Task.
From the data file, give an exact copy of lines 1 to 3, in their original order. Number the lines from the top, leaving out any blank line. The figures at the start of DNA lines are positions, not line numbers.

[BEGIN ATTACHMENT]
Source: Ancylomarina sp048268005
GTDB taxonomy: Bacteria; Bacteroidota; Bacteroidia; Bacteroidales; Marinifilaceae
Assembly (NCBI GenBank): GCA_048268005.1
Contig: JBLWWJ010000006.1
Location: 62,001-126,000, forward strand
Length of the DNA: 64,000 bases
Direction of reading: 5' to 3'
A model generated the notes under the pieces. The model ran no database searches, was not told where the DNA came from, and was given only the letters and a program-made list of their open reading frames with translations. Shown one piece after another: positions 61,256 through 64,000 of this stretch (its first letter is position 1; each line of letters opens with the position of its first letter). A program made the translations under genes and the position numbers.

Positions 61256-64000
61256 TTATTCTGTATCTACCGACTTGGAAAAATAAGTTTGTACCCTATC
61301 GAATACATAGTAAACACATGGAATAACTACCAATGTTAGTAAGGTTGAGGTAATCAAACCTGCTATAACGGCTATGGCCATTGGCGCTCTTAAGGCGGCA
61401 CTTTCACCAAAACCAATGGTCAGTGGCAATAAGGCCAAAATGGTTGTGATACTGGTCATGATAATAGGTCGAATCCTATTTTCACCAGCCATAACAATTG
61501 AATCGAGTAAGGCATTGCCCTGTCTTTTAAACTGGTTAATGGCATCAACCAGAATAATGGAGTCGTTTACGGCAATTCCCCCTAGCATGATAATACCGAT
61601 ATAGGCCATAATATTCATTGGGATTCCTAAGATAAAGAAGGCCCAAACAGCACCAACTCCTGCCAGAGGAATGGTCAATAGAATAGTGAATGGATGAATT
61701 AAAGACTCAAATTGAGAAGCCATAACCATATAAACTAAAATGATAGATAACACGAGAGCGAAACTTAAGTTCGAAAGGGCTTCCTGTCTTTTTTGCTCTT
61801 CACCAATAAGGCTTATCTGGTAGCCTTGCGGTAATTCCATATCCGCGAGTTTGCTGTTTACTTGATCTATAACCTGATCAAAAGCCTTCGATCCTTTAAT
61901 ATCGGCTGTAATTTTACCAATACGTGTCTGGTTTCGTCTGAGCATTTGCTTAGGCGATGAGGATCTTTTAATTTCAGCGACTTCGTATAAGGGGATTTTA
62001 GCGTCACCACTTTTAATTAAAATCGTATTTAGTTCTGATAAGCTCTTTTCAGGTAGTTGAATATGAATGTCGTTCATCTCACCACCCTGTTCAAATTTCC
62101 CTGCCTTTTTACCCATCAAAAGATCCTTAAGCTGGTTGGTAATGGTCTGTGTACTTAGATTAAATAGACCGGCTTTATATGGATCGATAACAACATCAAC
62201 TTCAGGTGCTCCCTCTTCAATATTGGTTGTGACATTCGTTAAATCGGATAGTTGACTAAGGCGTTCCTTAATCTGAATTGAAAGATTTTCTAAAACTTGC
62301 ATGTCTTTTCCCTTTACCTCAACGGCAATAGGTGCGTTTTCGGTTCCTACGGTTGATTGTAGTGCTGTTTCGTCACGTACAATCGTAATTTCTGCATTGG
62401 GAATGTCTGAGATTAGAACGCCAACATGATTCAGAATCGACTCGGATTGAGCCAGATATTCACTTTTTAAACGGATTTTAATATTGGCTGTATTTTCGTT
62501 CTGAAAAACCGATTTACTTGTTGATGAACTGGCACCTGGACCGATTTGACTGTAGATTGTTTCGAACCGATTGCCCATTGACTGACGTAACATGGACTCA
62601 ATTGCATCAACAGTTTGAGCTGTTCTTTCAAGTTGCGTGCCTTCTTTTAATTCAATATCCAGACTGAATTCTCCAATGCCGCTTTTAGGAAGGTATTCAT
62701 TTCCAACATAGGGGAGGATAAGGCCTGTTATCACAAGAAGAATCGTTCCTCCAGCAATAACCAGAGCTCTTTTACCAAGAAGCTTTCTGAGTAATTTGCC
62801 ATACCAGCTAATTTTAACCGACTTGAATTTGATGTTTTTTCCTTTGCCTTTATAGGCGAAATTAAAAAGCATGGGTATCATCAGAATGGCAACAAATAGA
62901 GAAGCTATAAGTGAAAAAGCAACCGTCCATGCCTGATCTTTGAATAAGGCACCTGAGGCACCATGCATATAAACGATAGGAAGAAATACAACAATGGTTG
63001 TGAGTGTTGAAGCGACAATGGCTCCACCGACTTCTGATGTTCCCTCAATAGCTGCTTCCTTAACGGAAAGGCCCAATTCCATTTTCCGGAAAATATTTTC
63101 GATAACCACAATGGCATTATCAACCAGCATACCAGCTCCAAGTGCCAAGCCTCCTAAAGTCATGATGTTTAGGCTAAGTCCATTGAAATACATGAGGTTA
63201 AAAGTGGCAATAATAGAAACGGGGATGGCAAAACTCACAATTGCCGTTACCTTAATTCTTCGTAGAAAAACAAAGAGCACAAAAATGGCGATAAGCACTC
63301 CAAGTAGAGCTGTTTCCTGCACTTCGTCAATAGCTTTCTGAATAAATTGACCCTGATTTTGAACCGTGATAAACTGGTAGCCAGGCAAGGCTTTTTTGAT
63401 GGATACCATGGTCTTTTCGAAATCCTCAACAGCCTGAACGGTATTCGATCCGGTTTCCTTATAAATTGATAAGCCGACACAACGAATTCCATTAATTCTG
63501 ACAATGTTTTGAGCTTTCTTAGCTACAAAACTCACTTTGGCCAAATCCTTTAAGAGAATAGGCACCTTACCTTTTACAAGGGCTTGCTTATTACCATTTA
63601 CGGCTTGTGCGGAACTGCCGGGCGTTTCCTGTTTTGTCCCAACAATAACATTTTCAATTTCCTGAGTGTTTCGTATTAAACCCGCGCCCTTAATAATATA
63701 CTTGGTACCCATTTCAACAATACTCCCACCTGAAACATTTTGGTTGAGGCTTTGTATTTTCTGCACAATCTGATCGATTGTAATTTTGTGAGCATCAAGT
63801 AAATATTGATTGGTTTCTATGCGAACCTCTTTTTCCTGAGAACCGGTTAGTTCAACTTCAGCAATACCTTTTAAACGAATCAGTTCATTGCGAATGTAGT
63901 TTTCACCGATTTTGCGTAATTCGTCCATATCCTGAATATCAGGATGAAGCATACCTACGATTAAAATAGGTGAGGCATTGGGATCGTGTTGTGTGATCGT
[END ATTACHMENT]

Source: Ancylomarina sp048268005
GTDB taxonomy: Bacteria; Bacteroidota; Bacteroidia; Bacteroidales; Marinifilaceae
Assembly (NCBI GenBank): GCA_048268005.1